From: Jim Allan (email@example.com)
Date: Tue Mar 11 2003 - 15:32:22 EST
John Cowan posted:
> How do you know that? Either "Caesar" or "Cæsar" is good Latin.
Christopher John Fynn posted in response:
> Hart's Rules:
> The combinations æ and œ should each be printed as two letters in Latin and Greek words, e.g. Aeneid, Aeschylus, Caesar, Oedipus, Phoenicia; and in English, as formulae, phoenix. Print e.g. oestrogen (where oe represents a single sound), but, e.g., chloro-ethane (not chloroethane) to avoid confusion.
> In Old English words use the ligature Æ, æ, as Ælfric, Cædmon; and in French use the ligature œ as in œuvre.
> The Chicago Manual of Style:
> 6.50 USE OF LIGATURES
> The ligatures æ and œ should not be used either in Latin or Greek words or in words adopted into English from these languages
These are twentieth century rules for correct *normalization* of Latin
loanwords and names in English (and Greek loanwords and names in English
as apearing in traditional Latin transliteration form).
What is wrong according to these rules may be quite correct by other rules.
It would certainly be odd to insist that the native Latin writers who
invented the _æ_ and _œ_ digraphs were wrong to do so, or that continued
use of these digraphs into at least the nineteenth century for Latin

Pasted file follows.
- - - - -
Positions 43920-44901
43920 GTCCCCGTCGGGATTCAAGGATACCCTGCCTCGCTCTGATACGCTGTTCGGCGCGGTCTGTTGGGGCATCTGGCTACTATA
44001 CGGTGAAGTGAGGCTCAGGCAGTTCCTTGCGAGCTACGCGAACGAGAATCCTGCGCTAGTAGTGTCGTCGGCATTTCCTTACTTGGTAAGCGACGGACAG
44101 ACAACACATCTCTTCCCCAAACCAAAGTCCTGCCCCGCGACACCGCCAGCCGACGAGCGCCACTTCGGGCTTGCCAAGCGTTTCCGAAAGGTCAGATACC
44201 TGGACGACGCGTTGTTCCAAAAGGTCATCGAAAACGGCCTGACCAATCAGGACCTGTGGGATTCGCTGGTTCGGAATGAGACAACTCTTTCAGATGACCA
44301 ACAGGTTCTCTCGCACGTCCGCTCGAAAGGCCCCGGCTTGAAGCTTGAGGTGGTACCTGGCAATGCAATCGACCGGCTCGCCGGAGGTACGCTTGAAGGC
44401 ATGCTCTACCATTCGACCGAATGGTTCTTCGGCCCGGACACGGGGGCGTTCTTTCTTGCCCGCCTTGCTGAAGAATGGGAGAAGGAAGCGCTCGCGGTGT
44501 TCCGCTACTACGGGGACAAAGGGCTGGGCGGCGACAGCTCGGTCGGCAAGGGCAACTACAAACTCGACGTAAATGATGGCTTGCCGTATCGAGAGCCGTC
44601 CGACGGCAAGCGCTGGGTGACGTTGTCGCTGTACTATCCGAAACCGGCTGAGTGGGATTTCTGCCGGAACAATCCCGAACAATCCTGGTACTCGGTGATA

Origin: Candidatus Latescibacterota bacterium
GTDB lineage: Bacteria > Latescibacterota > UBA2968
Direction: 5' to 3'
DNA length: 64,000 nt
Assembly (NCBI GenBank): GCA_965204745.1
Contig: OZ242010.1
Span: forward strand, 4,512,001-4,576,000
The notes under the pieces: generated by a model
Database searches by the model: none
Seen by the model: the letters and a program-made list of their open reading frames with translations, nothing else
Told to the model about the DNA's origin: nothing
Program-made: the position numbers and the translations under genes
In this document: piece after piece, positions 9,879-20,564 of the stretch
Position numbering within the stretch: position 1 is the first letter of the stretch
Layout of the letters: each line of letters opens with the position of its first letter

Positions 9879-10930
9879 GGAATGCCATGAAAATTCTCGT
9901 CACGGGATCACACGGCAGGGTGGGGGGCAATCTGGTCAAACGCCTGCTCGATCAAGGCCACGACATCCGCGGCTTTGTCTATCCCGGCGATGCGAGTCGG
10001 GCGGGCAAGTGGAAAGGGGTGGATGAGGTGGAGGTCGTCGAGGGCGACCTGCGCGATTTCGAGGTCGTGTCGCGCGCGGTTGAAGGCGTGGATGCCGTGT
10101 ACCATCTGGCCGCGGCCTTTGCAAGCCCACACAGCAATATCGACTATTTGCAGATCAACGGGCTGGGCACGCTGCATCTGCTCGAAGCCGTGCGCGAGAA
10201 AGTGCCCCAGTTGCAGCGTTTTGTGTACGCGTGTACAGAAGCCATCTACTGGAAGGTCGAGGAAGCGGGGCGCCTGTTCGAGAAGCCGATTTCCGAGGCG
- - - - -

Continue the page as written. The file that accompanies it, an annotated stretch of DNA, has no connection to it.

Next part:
loanwords in English was intrinsically wrong.
In quoting from English authors who used such diagraphs, it is probably
more correct in most cases to maintain them, just as one should normally
quote “hôtel” rather than “hotel” or “waggon” rather than “wagon” if
that is what appears in the text.
Also, it depends upon purpose whether someone citing a passage of Latin
from a manuscript containing such digraphs presents it in modern
normalized orthogaphy or attempts to render more exactly the orthography
of the manuscript.
_Cæsar_ is, at least on occasion, a correct alternative to _Caesar_ and
probably sometimes the obvious preferred alternative.
_Encyclopædia Britannica_ with _ae_ is certainly the *correct* name for
that product, even though the form is not correct by twentieth century
Then there is the popular medieval singing group _Mediæval Bæbes_.
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